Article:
The disparity between those who have access to sanitation and those who don’t is massive. Ninety-five percent of households without access are located in Southeast Asia, and in East and sub-Saharan Africa. In these regions, governments allocate only 1 to 2% of the annual budget to low-cost solutions, while spending much more on improving urban sanitation systems for wealthy customers.
Without access to sanitation, poor households have to get by however they can. They use fields, streams, plastic bags, buckets, and unventilated latrines. Few have soap. This results in the rapid spread of fecal-related diseases, causing life-threatening diarrhea and stigmatizing the poor as dirty and unwashed. This feedback cycle infiltrates every aspect of daily life for the poor, leading to environmental degradation, missed days of work and school, and lower income.
But there is hope. Governments have begun to catch onto the link between sanitation and economic development, and are investing accordingly. South Africa’s government, for example, has pioneered a “joined-up thinking” approach to national sanitation policy. This strategy assigns sanitation development and implementation to various actors, including NGOs, local councils and private companies with clearly defined roles and responsibilities. Because sanitation touches everyone, this multi-sector approach is designed to address the institutional and behavioral changes that need to be made.
After all, it isn’t that impoverished households don’t want to be cleaner. The desire for change -- especially at the community level -- has proven to be the most powerful weapon against poor sanitation. Beyond building toilets, these comprehensive local approaches have galvanized whole communities to take ownership of sanitation projects and make sure they succeed.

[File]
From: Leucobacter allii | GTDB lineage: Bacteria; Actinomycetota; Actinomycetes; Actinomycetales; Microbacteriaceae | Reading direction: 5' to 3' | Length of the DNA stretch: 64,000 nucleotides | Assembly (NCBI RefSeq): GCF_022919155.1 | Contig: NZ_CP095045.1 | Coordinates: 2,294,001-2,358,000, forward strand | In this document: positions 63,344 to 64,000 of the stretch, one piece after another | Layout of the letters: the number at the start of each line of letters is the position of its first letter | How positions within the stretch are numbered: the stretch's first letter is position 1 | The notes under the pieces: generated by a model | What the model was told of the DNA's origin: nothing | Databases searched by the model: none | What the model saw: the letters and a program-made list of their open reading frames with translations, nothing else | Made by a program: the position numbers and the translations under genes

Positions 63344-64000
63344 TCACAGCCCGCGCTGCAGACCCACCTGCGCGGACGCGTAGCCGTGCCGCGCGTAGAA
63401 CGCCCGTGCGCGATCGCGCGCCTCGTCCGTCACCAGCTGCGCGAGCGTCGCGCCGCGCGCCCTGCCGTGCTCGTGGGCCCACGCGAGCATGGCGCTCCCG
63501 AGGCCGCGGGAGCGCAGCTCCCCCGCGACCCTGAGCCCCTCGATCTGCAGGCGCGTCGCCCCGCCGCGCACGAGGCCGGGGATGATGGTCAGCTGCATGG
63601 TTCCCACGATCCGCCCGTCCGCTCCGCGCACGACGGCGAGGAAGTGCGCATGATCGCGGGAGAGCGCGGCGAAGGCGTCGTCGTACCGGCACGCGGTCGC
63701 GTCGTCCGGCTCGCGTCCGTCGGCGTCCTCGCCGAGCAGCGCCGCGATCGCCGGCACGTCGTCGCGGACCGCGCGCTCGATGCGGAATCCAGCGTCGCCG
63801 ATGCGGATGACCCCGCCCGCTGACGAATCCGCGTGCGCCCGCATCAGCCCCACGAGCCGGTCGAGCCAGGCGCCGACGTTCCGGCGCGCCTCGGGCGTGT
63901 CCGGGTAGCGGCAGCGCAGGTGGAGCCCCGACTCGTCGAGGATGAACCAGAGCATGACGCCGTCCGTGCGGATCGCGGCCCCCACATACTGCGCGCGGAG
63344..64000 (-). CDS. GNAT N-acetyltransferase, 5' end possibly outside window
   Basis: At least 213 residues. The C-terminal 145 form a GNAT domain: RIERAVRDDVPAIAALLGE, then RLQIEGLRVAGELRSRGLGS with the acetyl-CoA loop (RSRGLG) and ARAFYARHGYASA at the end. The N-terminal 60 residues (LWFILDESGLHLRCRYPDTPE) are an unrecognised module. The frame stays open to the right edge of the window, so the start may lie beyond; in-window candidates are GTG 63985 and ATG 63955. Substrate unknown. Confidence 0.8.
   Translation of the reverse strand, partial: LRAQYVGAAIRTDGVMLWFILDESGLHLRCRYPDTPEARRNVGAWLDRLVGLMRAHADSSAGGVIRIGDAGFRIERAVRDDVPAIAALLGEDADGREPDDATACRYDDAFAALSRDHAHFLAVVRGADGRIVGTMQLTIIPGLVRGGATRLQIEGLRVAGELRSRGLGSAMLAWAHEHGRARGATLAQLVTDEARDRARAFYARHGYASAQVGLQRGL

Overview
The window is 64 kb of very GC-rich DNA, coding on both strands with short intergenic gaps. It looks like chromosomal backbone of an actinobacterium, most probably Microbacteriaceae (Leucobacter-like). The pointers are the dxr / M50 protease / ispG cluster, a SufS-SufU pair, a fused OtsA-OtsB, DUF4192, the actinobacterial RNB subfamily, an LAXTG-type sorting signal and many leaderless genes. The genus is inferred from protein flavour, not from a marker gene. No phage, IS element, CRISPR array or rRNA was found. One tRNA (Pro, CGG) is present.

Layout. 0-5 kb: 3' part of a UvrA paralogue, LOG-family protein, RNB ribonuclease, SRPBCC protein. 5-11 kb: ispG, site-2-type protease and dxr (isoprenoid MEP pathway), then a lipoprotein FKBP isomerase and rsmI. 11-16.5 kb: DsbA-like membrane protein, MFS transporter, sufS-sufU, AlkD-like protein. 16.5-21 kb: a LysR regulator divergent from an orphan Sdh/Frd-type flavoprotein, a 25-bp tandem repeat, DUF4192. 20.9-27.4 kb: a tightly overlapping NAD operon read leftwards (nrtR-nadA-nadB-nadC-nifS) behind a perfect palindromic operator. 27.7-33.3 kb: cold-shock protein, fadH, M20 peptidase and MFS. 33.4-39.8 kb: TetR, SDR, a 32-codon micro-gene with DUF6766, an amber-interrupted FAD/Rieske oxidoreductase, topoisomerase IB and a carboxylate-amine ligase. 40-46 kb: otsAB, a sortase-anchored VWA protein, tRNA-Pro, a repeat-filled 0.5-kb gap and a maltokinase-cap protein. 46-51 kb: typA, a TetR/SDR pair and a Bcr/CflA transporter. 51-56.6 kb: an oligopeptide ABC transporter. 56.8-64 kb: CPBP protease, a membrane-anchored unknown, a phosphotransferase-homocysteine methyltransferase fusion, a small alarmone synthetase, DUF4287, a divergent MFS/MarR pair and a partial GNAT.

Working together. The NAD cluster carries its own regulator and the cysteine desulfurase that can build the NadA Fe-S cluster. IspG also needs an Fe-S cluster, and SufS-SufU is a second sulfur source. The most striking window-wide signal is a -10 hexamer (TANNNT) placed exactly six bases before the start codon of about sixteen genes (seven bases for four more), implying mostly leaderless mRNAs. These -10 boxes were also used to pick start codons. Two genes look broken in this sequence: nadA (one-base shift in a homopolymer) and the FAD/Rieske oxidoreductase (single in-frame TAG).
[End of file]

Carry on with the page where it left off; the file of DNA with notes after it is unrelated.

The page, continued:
At Kiva, we believe that major impact starts with small financial interventions and community-level innovations. For this reason, we support Water.org and its efforts to provide micro-credit for households to improve their own water and sanitation systems.To learn more about what this organization is doing, click here.
While water and sanitation projects face unique challenges, the goal to expand access to both is necessary to achieve equitable and inclusive economic growth. Communities have a right to privacy, dignity, health and productivity.
We will continue to discuss issues related to water and sanitation during this blog series. We’ll also highlight a number of our field partners, like Sodis in Bolivia, that are working to finance related projects.
This is part of a larger series on Kiva’s strategic initiatives and innovative loan products, which are designed to expand opportunities for more borrowers. Kiva is excited to partner with companies and organizations innovating in the agricultural sector to support farmers and increase productivity -- read on for more.
Ian Matthews is an intern on Kiva’s Strategic Initiatives team, looking for new partners and loan products to extend opportunities and access to even more people around the world. Ian has an MSc in Global Politics from the London School of Economics and Political Science and has previously done field work in Honduras. Send him your feedback on this blog series at firstname.lastname@example.org.
photos courtesy of JJ Casas, Sustainable Sanitation, Barefoot College and Mike Bailey-Gates
Ian Matthews Ian Matthews is an intern on Kiva’s Strategic Initiatives team, looking for new partners and loan products to extend opportunities and access to even more people around the world. Ian has an MSc in Global Politics from the London School of Economics and Political Science and has previously done field work in Honduras.